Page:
For patients with celiac disease, a gluten-free diet is the only treatment option currently. The diet requires total elimination of gluten, a protein found in wheat, barley, and rye, which when ingested can cause an autoimmune reaction, resulting in mucosal damage to the small intestine. Joseph Murray, M.D., a gastroenterologist at Mayo Clinic shares his expertise with the National Foundation for Celiac Awareness (NFCA), and provides answers to questions on enzymes, and the current status of some celiac disease therapies.
As diligent as celiacs can be, avoiding gluten can be a challenge, and slip-ups can happen. There are numerous pills, enzymes, and other products being marketed to provide some protection against accidental gluten exposure for people with celiac disease. These treatments are not intended to replace a gluten-free diet, but claim to reduce the reaction to small amounts of unintentionally ingested gluten by breaking down the protein in gluten. While there's some evidence that this theory may eventually prove true, there's no evidence that the enzymes marketed over-the-counter right now have any special action against gluten. Dr. Murray emphasizes that, “It is vitally important that patients with celiac disease do not use any of these preparations that are being touted for reducing gluten. They have no proven benefit for patients with celiac disease."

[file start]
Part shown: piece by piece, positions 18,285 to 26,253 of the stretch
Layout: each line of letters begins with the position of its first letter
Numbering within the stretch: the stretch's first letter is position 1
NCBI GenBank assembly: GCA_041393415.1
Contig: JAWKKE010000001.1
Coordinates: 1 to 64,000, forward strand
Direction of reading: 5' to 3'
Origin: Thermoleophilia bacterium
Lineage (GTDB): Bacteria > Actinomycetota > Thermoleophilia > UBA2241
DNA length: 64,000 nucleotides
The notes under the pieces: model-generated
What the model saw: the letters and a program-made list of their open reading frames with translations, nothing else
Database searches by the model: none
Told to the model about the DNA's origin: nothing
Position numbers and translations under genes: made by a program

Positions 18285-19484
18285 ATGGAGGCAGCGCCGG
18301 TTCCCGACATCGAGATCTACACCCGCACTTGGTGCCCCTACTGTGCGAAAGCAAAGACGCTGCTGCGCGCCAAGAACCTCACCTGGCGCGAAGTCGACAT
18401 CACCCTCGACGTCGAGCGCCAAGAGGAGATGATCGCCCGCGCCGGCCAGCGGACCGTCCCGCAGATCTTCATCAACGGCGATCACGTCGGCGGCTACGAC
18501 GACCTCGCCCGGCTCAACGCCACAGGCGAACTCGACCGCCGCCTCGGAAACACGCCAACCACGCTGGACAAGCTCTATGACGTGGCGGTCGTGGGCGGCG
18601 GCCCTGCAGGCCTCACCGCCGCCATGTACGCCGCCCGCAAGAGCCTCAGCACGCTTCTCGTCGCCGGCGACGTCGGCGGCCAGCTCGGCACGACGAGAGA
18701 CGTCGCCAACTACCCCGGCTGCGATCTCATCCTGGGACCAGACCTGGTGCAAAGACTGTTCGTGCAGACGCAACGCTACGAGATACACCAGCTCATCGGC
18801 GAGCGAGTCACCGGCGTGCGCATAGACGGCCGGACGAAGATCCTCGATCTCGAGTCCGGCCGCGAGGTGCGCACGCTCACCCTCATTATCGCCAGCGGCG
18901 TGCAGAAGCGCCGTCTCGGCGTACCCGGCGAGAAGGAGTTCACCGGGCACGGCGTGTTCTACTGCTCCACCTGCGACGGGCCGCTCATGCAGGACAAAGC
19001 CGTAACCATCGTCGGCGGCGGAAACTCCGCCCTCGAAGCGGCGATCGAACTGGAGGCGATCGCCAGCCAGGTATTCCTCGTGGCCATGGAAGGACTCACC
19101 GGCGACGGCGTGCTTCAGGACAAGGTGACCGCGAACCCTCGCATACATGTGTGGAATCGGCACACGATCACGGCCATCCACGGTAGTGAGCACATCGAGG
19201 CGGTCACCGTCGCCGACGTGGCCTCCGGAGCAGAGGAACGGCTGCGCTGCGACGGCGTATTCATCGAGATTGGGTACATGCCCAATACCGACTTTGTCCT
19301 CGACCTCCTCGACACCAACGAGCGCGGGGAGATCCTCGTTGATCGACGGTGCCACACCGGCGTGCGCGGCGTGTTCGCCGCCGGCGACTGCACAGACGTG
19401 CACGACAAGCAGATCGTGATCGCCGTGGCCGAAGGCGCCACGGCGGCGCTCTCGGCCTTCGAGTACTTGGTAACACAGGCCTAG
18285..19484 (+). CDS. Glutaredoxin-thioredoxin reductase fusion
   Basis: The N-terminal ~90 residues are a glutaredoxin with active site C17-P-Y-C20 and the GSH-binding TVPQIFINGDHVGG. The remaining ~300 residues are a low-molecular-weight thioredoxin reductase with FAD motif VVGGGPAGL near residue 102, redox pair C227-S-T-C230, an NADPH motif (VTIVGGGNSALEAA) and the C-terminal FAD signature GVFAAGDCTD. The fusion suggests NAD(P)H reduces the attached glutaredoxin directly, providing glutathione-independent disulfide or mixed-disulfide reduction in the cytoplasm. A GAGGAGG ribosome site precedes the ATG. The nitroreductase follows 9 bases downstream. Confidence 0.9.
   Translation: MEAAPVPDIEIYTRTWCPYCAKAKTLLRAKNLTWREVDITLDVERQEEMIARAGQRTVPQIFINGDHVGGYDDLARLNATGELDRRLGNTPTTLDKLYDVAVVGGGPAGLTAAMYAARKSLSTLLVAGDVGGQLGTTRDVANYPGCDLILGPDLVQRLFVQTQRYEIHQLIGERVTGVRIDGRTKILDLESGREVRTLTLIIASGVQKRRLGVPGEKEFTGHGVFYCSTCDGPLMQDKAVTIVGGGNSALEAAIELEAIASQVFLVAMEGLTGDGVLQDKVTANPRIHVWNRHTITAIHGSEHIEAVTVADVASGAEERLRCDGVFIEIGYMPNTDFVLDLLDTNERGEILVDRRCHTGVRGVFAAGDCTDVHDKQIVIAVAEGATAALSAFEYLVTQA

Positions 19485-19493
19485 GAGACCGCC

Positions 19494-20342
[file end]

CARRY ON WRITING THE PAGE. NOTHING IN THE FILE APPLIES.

Fortunately however, researchers are studying a variety of ways to identify and develop new treatment options. "People with celiac disease need to be patient as these can often take many years to put together all of the evidence to show they are both safe and effective.”
Read the full interview here.
For more information about celiac disease, visit mayoclinic.org/celiac disease.
Dr. Murray is a gastroenterologist and celiac disease expert at Mayo Clinic.